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post #8 of 13 (permalink) Old 08-20-2015, 03:00 PM
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I'll take a wild guess at something here. Is the Alternanthera plants the place where you get the GSA spots when you turn down the BPS ?
Those plants are notorious for getting GSA on their leaves when not surrounded by
lots of fst growing type plants. It has been found that lots of plants, when growing well/fast, give off a chemical which inhibits algae growth. That Alternanthera is not
on that list of plants so it needs the other type to utilize their chemicals to survive in high light. 90 odd % of the time you see them is scattered in/w other plants in a tank.
I'll go ahead and label all of that as a hypothetical explanation for the GSA if those
Alternanthera are where you are seeing the GSA when you lower the BPS.
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post #9 of 13 (permalink) Old 08-20-2015, 06:53 PM
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KH doesn't buffer the water against pH changes with added CO2. The combination of bicarbonate ions and carbonic acid is a buffer against changes in pH due to addition of other acids or bases. The pH at which the water is buffered is determined by the KH and the ppm of CO2 in the water (of which a small portion is converted to carbonic acid).

If you add 2 bubbles per second of CO2 to high KH water you should get about the same pH drop as you would if you add that same amount of CO2 to low KH water. I say about because the solubility of CO2 in water varies a bit with KH. For many years KH has been referred to as a buffer, but a buffer always consists of a weak acid and its conjugate base (carbonic acid H2CO3, and bicarbonate HCO3-).

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post #10 of 13 (permalink) Old 08-20-2015, 11:46 PM Thread Starter
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@Klibs. I am not worried so much about this tank per say,i ahve a 120 on its way from miracles and the tank in the vid has easy plants for me the noob with very high kh/gh water
The new tank is going to be strait r/onwater that has a kh of about 2-3 and im trying to know what to expect because i plan on purchasing a very large order of plants that prefer softer water and my worste night mare would. E for me to not understand soft water and have half my plants die on me.
For the question about the rummy nose and rasbora ,Im not sure what you mean by quarentine them to your tank,any fish i get goes into a breeder box that hangs on the outside of the tank and an airnbubbler forces small amounts of waterr to flow through the breeder box to acclimate them very slowly as slow as i can make it drip and i leave it there for a few hours before i pour them in other wise i had no problem with any of them and i dont watch my fish to see if they are sick i just go for it if it looks sick ill remove it and put it in my 10 gallon empty tank and medicate.
For the rcs they breed like crazy and niether of those fish mess with them at all i started with 10 and now i have probably 200 lol i probably ha e 50 in my sump i have a stainless steel screen to throw in the overflow that i purchased from han aquatics in route right now

@Raymon.S- yeah i do actualy see the gsa on the lower leaves of those thanks for the info on those also i had a small mat of dwarf baby tears that all of a sudden was over run by gsa and i really like my dbt.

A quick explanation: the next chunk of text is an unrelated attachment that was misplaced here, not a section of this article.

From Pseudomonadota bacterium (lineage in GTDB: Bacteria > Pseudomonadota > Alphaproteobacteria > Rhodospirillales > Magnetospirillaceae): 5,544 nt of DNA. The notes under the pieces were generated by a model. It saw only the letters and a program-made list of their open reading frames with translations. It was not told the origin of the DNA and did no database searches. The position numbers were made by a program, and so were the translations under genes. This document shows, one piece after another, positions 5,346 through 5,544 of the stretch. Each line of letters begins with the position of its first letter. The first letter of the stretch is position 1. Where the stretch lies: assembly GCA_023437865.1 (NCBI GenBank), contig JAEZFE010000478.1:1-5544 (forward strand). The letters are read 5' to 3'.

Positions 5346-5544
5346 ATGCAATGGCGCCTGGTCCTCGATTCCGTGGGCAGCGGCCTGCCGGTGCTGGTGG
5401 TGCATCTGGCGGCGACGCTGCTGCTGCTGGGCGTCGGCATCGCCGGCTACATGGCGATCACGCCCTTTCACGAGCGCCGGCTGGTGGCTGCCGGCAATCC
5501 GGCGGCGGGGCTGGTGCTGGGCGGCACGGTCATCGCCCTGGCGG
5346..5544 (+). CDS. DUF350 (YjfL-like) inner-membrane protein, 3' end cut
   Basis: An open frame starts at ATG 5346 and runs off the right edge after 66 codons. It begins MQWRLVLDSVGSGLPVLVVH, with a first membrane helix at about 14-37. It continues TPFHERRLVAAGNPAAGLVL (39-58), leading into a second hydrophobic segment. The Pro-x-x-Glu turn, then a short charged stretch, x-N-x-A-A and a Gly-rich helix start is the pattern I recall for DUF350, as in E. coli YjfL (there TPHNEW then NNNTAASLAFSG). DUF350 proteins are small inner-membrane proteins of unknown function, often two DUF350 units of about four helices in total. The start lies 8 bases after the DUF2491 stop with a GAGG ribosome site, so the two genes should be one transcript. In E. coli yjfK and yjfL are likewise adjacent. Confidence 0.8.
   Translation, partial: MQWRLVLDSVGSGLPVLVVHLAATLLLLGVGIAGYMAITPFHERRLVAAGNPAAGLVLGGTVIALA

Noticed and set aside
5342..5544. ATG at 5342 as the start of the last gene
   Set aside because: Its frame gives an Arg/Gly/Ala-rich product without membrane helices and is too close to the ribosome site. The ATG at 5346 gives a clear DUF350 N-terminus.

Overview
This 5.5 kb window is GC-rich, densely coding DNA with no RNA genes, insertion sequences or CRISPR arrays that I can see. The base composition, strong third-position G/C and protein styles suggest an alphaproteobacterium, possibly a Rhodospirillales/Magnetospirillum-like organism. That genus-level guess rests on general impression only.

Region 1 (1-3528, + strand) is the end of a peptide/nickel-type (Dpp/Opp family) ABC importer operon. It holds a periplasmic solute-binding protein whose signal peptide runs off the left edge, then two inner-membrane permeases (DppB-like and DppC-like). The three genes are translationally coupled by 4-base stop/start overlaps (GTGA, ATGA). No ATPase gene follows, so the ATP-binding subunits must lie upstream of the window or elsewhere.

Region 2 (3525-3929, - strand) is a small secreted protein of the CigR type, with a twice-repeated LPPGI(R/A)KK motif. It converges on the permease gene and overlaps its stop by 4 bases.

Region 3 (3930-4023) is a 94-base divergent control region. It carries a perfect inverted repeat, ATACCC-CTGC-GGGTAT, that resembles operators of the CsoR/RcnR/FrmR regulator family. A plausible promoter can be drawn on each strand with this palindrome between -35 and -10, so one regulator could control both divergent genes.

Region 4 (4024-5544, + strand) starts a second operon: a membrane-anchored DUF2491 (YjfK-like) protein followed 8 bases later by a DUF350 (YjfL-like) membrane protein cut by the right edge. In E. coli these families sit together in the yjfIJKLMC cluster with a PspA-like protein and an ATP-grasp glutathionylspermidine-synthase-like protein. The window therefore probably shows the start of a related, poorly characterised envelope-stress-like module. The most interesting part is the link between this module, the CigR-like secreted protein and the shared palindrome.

@Hoppy-Ok so co2 is a bit more soluble in softer water? So that would explain why i was thinking it would take less of my co2 to enrich a softer than a super hard water?because right now in my 75 i can try to gas my fish as hard as i want and its just not going to happen and with the strait r/o softer wayer tank ibfeel it will be more at risk to do just that. Just truing to get more of a grasp on it.


Thanks all for your comments and taking the time to help out cheers

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post #11 of 13 (permalink) Old 08-21-2015, 01:22 AM
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Hardness usually means GH not KH. GH has no effect I know of on CO2 solubility. KH does have an effect in that at very low pH, around 5.5, no more CO2 will dissolve in the water, and at very high pH, but I'm not sure how high, I think the same thing happens. But, in the 6.0 to 8.0 range of pH I don't think it makes a significant difference in CO2 solubility. (I may have this a bit garbled!)

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post #12 of 13 (permalink) Old 09-06-2015, 01:36 PM Thread Starter
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Thanks for all the info Guys!
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post #13 of 13 (permalink) Old 09-09-2015, 01:51 PM
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Quote:
Originally Posted by SwampGremlin View Post

I read people using 3 bbs 4bbs I'm at like 9 bbs with a 2 foot tall cerges reactor with about 4 ft of spiraled braided clear hose on each side to increase dwell time i don't feel I should be having to dump this much co2 into the tank but if I go lower I start getting green spot algea ect
Please don't worry over what other bubble counts people use. It' a nonsensical standard because each tank has too many variables for there to be a correct bubble count covering all tanks. The bubble count only matters to your particular tank. Besides there's no NIST standard for bubble size too.

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Quote:
Originally Posted by Hoppy View Post
Hardness usually means GH not KH. GH has no effect I know of on CO2 solubility. KH does have an effect in that at very low pH, around 5.5, no more CO2 will dissolve in the water, and at very high pH, but I'm not sure how high, I think the same thing happens. But, in the 6.0 to 8.0 range of pH I don't think it makes a significant difference in CO2 solubility. (I may have this a bit garbled!)
Check this link from the Krib. http://www.thekrib.com/Plants/CO2/khgh.html